There’s a moment around the mid-way point of Luigi’s Mansion 3 where you open a door into a room that’s not really a room and you think – wow. This absolutely sells the themed hotel setting of the game, but also sort of negates it completely. The room is, knowingly, I suspect, an actual sandbox: a vast puzzle-filled desert which stretches across the game’s Ancient Egypt-themed floor – and it is brilliant. But why do mansions or hotels at all when you can do this?
Ever since our first glimpse at Luigi’s Mansion 3 – the medieval castle level revealed at E3 – it’s been clear this was going to push the series further from its traditional mansion format than ever before. I remember thinking, well, okay – we’ve had two quite traditional haunted house games already. It felt like the right time for Nintendo and developer Next Level Games to try something a little different – even if its themed hotel take on a medieval castle felt less like a themed hotel version and more like the real thing.
Just as Luigi’s mansions are strange halfway houses for its ghostly residents, this third installment feels a mix of the series’ more traditional formula mixed with an injection of the new. And while the game can ape the GameCube original well for a couple of floors – your trusty Poltergust vacuum slurping ghosts and money from every crevice – it’s not until you start exploring some of its themed areas that the whole thing comes into its own.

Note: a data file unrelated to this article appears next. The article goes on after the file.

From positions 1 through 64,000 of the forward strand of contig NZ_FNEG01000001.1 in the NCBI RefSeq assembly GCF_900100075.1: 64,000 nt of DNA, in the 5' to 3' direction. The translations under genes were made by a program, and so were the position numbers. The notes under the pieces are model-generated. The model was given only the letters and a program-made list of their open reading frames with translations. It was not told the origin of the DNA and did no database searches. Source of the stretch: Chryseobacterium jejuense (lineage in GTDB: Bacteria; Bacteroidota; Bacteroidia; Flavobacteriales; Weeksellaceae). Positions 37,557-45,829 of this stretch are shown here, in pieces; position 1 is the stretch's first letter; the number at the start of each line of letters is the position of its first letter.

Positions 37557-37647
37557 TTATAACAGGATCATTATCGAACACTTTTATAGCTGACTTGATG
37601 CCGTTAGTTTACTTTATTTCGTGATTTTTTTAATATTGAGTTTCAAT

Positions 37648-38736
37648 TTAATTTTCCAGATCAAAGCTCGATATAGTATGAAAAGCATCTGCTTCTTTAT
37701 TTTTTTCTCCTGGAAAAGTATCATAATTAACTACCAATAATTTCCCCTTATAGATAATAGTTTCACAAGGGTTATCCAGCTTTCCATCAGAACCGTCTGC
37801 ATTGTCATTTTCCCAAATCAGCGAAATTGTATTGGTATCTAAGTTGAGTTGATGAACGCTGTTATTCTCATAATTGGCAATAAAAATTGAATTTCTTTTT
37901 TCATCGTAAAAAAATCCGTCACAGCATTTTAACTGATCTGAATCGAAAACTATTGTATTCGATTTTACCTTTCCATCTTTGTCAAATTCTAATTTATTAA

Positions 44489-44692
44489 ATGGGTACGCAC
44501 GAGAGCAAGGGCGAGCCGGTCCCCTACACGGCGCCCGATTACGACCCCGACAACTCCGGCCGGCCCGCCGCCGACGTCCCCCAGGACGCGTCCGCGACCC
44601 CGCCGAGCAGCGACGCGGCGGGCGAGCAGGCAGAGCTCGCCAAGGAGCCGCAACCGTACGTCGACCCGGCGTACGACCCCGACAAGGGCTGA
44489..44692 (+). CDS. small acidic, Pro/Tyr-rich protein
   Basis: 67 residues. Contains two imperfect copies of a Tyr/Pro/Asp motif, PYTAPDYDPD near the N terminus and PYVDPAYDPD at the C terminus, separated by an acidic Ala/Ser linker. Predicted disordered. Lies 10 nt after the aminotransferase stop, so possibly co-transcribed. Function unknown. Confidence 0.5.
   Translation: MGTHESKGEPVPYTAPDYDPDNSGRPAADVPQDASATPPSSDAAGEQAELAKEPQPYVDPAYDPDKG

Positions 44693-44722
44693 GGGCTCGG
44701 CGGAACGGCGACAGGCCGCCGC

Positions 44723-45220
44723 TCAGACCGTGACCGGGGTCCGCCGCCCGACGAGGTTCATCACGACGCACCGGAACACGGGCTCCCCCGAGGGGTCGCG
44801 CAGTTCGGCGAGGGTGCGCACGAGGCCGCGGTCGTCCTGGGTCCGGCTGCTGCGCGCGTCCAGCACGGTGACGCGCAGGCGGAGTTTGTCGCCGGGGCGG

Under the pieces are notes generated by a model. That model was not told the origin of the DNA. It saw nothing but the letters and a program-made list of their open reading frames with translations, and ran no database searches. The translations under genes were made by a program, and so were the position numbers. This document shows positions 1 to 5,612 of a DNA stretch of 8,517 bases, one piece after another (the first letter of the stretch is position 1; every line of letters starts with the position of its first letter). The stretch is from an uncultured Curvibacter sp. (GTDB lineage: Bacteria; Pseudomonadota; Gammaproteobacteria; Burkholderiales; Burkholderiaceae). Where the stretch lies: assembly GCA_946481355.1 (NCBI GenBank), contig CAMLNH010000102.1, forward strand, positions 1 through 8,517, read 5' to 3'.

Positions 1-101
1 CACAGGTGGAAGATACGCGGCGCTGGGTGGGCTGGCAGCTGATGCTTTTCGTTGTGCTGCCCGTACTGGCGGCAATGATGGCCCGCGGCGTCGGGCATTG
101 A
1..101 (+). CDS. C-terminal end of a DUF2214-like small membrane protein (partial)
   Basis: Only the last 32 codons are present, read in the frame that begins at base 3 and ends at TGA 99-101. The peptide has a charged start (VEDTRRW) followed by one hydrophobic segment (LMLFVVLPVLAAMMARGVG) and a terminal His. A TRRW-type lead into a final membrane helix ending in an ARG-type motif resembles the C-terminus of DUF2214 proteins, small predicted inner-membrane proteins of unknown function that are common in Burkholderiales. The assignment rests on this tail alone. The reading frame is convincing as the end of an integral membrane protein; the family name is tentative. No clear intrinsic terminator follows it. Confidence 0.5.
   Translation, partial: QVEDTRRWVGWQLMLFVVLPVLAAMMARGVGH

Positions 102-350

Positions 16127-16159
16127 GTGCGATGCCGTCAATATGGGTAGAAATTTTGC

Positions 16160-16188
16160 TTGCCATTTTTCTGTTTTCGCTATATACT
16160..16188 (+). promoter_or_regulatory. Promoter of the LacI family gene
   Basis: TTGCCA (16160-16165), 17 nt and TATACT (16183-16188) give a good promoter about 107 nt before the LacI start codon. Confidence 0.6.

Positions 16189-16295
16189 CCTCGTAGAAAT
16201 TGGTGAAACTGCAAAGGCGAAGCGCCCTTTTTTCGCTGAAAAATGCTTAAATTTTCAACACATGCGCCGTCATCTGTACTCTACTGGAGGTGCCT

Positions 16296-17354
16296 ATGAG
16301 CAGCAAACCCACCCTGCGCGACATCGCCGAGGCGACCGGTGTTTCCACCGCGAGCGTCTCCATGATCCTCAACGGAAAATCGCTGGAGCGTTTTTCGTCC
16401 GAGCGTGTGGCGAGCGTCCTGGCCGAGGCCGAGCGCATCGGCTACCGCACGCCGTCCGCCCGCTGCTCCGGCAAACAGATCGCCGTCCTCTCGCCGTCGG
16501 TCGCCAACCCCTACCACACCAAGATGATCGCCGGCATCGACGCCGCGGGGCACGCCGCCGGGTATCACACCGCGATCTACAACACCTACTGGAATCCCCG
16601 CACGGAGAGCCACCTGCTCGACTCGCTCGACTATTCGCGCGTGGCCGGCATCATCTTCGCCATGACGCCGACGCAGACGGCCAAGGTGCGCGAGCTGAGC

The Ancient Egypt moment is followed by several others in a similar vein – and each time the elevator pings and its doors open onto a new floor you’re left guessing as to what comes next. A Hollywood film studio with a ghost director ready to cast you in his new kaiju movie? Sure. A sewer level where Luigi has to do actual plumbing while operating a boat? Why not. These settings are when the game really shines – but also when it sort of gives up its hotel premise in the process.
The overall conceit still makes sense – what better way to link such thematically separate areas than as floors on a hotel elevator, used to quickly zip between them all? And yet it doesn’t really play out as I’d expected. Luigi’s Mansion 3 is a surprisingly linear game, and in the 15 hours it took for me to clear its story I was forced to backtrack only three times – for prescribed, and sometimes quite laboured, story reasons. I’d expected more of a Metroidvania-y experience, with rooms locked behind doors I’d have to return to later. But there are no new power ups, no new mechanics to learn after the early introduction of Gooigi. Each floor is served up as its own discrete course, then it’s on to something different.
Gooigi, though – what a star he is. A blank-faced avatar for your co-op partner, or just a gelatinous double for when you need a second pair of hands. He’s quietly terrifying – a living Haribo man, barely sentient, unable to move unless being controlled by someone else – and yet he is frequently part of the game’s most testing puzzles. Yes, there are only a few new mechanics to learn past those available from the get go – but the game squeezes a lot out of those. Whether that’s ghosts requiring a particular sequence of actions to render them vulnerable, or a puzzle which requires both the strength of Luigi and Gooigi combined to unlock, there are moments I sat marvelling (a little frustrated) at why everything I had tried had not yet worked.